When people become so afraid of changes they feel the need to keep alive on outdated and risky designs, the only outcome will be huge security breaches. If in 1970 that was not a big issue, today it is, and even C/C++ need to change accordingly. Hundreds of pages about how write proper code won't be enough.

          It's just like believing more trained users will cause less mortal incidents, so you don't need safer devices by design.

      2. ST Silver badge
        Mushroom

        not-so-smart with pointers

        > Smart pointers themselves are an hack to try to fix deficiencies of the C++ design, which C++ "designers" prefer not to address for religious reasons.

        Actually, no. Smart pointers are for programmers who can't handle memory management correctly.

        1. sed gawk

          Re: not-so-smart with pointers

          Smart pointers are about communicating something to the reader.

          std::unique_ptr<Foo> foo ; // I own this, I can move ownership but I cant (share/copy), lifetime is as mine.

          std::shared_ptr<Foo> foo; // I have an interest in this, it might outlive me, but my share keeps it alive.

          std::weak_ptr<Foo> foo; // I have an interest in this, but my interest doesn't keep it alive.

          Foo * foo; // a wild pointer, set to whatever what on the stack last.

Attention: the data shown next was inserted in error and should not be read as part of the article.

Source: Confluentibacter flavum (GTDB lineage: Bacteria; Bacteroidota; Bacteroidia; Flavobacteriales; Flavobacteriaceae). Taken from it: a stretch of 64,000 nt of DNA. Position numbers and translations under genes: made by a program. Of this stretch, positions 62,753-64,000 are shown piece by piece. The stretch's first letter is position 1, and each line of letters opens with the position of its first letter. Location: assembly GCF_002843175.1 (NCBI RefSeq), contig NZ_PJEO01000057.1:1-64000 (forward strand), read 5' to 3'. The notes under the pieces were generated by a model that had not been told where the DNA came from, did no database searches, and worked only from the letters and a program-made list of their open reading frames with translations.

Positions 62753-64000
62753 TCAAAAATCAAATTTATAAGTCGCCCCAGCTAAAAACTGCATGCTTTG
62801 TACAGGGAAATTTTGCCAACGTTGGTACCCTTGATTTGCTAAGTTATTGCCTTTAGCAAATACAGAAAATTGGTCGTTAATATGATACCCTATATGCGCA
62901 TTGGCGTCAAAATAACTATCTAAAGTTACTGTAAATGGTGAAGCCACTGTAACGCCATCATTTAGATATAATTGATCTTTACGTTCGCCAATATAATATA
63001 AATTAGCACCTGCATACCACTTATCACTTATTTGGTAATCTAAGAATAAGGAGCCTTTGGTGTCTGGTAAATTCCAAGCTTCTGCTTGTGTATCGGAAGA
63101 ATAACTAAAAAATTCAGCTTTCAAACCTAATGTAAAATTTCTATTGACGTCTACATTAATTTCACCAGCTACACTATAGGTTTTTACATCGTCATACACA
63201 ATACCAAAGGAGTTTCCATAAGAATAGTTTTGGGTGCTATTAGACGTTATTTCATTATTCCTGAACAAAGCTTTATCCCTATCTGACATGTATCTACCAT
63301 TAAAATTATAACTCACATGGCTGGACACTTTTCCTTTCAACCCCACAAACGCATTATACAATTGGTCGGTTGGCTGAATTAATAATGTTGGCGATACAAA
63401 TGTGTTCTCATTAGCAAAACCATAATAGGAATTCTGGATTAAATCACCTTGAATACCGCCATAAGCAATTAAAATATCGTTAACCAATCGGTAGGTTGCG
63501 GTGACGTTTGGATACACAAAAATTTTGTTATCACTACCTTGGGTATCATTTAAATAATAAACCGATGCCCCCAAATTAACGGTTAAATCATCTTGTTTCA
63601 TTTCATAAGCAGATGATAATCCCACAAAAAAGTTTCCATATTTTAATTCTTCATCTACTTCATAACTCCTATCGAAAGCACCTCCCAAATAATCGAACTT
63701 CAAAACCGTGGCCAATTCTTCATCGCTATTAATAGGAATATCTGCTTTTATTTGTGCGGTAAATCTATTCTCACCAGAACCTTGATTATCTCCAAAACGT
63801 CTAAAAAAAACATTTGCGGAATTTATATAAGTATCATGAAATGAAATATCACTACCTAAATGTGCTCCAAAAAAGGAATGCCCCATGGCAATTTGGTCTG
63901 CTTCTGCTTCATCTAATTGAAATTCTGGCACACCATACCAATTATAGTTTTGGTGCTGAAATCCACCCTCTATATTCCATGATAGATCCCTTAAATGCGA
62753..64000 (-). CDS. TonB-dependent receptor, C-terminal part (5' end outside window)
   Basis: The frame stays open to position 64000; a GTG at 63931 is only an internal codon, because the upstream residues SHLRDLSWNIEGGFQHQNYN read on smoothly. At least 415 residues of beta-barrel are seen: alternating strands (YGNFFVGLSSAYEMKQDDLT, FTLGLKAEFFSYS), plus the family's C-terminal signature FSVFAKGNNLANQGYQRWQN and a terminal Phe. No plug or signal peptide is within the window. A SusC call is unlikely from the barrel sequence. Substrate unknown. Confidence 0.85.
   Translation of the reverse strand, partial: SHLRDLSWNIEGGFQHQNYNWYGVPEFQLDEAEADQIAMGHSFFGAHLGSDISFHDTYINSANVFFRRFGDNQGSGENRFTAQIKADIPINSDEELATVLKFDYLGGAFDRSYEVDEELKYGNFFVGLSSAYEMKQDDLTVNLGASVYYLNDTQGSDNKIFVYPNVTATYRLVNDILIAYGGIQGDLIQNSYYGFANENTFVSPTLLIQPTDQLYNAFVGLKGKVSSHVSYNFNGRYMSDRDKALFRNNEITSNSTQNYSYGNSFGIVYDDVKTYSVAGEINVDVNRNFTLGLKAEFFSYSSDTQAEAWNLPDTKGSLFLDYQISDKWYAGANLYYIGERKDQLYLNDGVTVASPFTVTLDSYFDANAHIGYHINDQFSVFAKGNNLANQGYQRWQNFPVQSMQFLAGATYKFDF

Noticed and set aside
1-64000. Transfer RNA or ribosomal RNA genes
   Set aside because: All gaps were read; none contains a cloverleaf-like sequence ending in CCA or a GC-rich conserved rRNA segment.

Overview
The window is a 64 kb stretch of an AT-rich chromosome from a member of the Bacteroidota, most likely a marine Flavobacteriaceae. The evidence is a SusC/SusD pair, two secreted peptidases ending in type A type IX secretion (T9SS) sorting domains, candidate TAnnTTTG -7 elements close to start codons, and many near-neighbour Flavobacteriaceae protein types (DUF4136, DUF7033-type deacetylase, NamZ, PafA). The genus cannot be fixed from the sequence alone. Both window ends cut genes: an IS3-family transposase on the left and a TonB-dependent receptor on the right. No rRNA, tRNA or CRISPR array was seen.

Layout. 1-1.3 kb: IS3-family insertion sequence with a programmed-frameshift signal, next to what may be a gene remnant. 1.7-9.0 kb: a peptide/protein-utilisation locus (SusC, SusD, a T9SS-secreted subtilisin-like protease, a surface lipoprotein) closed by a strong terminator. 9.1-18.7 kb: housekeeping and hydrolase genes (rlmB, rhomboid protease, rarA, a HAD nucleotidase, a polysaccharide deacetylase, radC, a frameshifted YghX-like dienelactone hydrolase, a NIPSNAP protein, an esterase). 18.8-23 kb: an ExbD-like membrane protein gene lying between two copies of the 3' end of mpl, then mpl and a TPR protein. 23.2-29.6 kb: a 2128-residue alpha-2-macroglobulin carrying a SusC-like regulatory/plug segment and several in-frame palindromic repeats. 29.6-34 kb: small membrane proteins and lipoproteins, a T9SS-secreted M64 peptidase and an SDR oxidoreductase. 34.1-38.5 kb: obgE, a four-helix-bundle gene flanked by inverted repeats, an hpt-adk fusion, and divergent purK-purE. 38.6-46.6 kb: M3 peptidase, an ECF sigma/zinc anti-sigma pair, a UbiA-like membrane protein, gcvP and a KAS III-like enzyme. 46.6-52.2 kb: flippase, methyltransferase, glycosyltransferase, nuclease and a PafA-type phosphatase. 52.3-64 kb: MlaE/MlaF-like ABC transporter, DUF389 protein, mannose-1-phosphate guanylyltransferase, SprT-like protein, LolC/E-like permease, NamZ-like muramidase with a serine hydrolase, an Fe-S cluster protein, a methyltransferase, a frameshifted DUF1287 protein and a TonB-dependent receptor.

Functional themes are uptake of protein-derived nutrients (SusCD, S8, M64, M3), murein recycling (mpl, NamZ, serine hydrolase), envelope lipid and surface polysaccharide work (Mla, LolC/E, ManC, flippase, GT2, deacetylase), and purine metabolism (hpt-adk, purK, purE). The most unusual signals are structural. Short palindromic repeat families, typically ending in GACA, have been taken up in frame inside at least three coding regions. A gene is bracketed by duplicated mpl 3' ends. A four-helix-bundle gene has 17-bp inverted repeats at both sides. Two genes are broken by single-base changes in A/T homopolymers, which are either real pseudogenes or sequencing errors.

2. Ken Hagan Gold badge

          Re: not-so-smart with pointers

          "Actually, no. Smart pointers are for programmers who can't handle memory management correctly."

          Actually, no. Smart pointers are for programmers who completely understand resource management, completely understand that different approaches are correct in different situations, and don't see why actually implementing any of those approaches should be their job, or why any of those approaches needed to be implemented more than once.

          Garbage collected languages are for those who get some, but not all, of the above points.

          1. Anonymous Coward
            Anonymous Coward

            Re: not-so-smart with pointers

            smart pointers are for programmers that understand when to let the language do their work for them.

            1. DrXym Silver badge

              Re: not-so-smart with pointers

              "smart pointers are for programmers that understand when to let the language do their work for them."

              Smart pointers aren't part of the language. Nor are strings or a bunch of other things that other languages take for granted.